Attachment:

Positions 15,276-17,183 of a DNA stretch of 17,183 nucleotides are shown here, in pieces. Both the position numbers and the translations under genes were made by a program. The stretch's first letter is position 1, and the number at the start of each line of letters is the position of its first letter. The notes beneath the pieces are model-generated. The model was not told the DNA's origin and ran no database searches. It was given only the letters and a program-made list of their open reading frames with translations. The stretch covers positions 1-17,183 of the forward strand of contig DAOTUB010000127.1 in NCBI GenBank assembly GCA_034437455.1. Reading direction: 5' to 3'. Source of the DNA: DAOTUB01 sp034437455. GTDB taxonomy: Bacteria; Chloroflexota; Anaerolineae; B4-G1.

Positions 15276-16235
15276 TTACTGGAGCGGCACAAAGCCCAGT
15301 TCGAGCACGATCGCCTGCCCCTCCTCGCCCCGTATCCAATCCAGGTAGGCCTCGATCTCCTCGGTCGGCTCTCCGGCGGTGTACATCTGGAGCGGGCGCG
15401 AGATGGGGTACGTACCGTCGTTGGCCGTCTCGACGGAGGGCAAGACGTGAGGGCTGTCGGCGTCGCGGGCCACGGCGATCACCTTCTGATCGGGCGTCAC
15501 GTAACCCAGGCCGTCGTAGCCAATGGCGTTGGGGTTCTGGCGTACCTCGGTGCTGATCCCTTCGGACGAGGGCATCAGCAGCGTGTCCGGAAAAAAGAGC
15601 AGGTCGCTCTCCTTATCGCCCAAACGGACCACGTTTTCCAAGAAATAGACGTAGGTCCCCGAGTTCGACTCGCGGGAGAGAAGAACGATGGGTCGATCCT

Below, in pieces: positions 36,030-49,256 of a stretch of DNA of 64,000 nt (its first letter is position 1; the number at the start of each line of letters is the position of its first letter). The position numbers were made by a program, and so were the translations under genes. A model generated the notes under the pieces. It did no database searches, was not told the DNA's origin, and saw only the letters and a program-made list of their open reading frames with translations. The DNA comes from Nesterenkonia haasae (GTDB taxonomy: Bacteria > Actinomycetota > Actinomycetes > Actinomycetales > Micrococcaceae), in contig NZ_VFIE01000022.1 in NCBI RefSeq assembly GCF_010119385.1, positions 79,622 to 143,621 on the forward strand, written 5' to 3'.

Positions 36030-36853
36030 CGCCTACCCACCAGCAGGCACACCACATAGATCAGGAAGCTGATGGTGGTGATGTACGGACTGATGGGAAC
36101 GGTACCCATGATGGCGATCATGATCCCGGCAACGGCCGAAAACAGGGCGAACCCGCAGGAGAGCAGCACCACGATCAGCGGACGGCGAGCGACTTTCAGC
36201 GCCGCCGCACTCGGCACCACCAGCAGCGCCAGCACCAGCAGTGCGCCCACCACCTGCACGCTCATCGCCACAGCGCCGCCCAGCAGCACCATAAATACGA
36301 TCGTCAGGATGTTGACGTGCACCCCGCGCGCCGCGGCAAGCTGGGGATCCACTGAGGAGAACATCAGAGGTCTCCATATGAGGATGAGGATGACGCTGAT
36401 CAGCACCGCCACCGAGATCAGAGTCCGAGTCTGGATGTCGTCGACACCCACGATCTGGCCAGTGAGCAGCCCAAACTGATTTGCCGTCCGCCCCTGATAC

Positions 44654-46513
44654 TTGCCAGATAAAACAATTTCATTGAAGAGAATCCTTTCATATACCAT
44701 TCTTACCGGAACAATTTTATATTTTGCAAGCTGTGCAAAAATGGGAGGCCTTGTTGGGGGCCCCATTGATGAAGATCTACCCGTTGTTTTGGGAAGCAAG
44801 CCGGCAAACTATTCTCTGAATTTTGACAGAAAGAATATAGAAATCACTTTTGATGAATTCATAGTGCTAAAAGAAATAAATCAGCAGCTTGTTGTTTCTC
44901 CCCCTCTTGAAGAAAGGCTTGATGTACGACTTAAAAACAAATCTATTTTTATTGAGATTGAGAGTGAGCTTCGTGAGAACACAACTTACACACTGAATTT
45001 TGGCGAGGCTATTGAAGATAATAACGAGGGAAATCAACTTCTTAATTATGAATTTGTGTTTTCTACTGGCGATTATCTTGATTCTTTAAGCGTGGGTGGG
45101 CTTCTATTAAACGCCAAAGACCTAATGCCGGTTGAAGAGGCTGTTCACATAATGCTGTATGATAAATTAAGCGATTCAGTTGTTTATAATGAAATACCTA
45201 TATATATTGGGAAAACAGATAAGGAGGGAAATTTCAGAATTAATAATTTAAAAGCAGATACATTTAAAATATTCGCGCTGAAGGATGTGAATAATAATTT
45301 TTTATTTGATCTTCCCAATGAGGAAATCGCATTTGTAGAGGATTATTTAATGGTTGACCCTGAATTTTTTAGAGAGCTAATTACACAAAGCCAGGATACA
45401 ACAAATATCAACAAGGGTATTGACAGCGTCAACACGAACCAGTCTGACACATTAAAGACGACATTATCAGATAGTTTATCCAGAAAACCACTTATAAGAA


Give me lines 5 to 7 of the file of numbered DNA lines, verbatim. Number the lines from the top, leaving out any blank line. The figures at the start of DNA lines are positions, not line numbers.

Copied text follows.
15401 AGATGGGGTACGTACCGTCGTTGGCCGTCTCGACGGAGGGCAAGACGTGAGGGCTGTCGGCGTCGCGGGCCACGGCGATCACCTTCTGATCGGGCGTCAC
15501 GTAACCCAGGCCGTCGTAGCCAATGGCGTTGGGGTTCTGGCGTACCTCGGTGCTGATCCCTTCGGACGAGGGCATCAGCAGCGTGTCCGGAAAAAAGAGC
15601 AGGTCGCTCTCCTTATCGCCCAAACGGACCACGTTTTCCAAGAAATAGACGTAGGTCCCCGAGTTCGACTCGCGGGAGAGAAGAACGATGGGTCGATCCT